How to Get Rid of Fleas on Dogs with Natural Home Remedies

Fleas on Dogs

May to October is typically the season when dogs and puppies are most prone to getting fleas. It’s important to get rid of fleas on dogs as soon as possible as the parasitic pests could cause a number of health conditions including irritated skin and skin allergies. If your dog is suffering from a major flea problem then we would suggest bypassing the home remedies altogether and calling the vet. Otherwise, here are our top suggestions.

1. Start with a Flea Bath

The first step to getting rid of fleas on dogs is by giving them a proper flea bath with lukewarm water and soap. There are dog shampoos specifically for tick and flea control but we would suggest confirming with the vet first before you use such products. The reason you need to be careful with using flea shampoo on dogs is due to the fact that they might have very sensitive skin as a result of the flea bites.

Some people will suggest using dawn dish soap to wash dogs that are old enough to tolerate it but we would again exercise caution on this. According to PetMD, dish soap may cause further irritation on a dog that’s already suffering from skin irritation. In some cases, it may be better to skip this step and come back to it later depending on your dog’s condition.

2. Use a Flea Comb

Nothing is more effective than a flea comb to get rid of fleas on dogs and puppies. Flea combs typically have fine metal tooth which are tightly packed together in order to effectively scrape out the adult fleas and flea eggs hidden in your dog’s fur. When using a flea comb, we suggest starting from your dog’s head and working your way downward to his tail. This is to prevent fleas from jumping towards your dog’s neck area, which is where fleas like to commonly feed.

3. Apply Food-Grade Diatomaceous Earth to Your Dog’s Coat

Food-grade diatomaceous earth is a non-toxic powder that does an excellent job of killing soft-bodied pests. You could try patting and gently rubbing your dog’s coat with a light amount of powder. While it is non-toxic, we would recommend not using this regularly as the porous nature of diatomaceous earth could cause the skin to dry out.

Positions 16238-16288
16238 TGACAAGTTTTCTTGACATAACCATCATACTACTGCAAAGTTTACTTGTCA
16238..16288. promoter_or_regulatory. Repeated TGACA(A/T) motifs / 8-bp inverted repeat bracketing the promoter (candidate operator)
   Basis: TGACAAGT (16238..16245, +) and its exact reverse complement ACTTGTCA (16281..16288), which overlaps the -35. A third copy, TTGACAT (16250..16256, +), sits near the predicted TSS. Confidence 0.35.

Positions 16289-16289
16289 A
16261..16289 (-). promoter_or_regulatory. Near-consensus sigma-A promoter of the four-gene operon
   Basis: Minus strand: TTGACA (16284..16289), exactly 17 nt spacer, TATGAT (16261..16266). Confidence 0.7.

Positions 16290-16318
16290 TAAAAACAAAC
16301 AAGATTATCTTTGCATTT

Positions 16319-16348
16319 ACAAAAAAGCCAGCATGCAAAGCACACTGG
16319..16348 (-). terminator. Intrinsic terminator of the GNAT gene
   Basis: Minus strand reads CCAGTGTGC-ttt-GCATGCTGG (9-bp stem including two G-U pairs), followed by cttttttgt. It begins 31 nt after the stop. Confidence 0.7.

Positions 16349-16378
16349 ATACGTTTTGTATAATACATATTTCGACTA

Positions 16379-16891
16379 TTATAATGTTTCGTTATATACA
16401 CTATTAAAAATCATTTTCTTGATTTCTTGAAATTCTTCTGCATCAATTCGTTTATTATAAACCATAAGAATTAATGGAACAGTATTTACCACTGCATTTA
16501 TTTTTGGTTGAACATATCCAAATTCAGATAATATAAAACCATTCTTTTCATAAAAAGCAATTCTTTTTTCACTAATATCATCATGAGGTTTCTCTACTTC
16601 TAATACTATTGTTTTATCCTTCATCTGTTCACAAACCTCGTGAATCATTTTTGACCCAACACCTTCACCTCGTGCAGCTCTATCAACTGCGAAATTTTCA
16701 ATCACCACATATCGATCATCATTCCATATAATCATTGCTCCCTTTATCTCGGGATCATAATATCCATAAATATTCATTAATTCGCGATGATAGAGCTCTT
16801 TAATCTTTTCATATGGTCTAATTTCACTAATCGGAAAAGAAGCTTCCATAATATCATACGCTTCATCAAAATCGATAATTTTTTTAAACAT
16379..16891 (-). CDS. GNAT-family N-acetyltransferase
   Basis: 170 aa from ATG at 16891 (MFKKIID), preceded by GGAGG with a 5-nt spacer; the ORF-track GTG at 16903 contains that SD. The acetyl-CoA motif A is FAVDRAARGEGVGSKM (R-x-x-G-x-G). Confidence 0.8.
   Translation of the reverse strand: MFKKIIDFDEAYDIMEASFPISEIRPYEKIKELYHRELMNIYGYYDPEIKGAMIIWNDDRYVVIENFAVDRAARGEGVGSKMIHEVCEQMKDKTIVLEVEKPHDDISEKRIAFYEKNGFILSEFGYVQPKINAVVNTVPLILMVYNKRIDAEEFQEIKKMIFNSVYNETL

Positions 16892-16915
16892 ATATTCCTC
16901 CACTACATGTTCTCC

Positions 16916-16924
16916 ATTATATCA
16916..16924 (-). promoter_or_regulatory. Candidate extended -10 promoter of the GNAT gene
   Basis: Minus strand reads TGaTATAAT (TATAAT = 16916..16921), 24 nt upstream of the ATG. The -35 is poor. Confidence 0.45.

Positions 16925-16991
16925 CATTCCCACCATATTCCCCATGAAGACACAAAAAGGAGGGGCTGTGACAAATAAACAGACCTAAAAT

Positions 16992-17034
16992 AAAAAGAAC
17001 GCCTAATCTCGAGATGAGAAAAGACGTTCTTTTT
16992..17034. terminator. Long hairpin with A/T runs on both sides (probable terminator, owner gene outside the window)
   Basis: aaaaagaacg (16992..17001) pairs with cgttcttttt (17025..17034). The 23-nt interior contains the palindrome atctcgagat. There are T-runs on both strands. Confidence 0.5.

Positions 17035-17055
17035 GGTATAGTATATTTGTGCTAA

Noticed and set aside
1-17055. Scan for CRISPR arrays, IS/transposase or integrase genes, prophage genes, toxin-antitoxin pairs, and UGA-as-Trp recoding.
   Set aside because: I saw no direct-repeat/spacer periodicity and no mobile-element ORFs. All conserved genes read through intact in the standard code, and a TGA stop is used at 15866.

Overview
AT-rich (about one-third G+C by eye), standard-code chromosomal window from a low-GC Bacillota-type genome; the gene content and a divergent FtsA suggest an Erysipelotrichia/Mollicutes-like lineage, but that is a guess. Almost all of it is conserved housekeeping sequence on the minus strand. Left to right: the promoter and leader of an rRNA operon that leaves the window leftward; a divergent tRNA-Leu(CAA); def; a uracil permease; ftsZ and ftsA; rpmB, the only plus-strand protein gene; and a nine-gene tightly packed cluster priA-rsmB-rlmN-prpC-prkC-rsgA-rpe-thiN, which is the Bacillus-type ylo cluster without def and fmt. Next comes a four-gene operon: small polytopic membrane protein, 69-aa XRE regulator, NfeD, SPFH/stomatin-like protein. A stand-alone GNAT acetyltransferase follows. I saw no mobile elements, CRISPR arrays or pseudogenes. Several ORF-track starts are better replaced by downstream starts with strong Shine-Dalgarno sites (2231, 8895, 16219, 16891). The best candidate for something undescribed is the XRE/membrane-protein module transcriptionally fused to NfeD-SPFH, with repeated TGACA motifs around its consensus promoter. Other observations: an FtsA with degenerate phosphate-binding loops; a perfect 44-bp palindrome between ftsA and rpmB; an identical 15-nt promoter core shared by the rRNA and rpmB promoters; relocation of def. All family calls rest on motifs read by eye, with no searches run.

Food-grade diatomaceous earth is also quite dusty so you need to be careful not to let your dog breathe in a large amount of it while the powder is being applied. Also, it can take a bit of time for the effects of the powder to kick in so don’t expect dead fleas to fall off your dog’s body immediately after the powder is applied.

4. Controlling Fleas in the House

The real battle is not the fleas in your dog’s coat, but the ones that are in and around your house. We suggest a number of home remedies that can be used to eliminate fleas, such as by using a steam cleaner regularly and by creating a simple candle trap. Please note that fleas don’t disappear overnight. You shouldn’t stop the treatment once you no longer see any adult fleas jumping around. You need to continue until you are absolutely certain the flea eggs are dealt with as well.

Getting rid of fleas on dogs and puppies is no easy battle but it can be done with patience and persistence. We would, however, like to remind you again that it is always best to call the vet for advice, especially if you see that your dog is already suffering from a lot of irritation. Make sure your dog is prescribed on the right flea medication in order to prevent future infestations.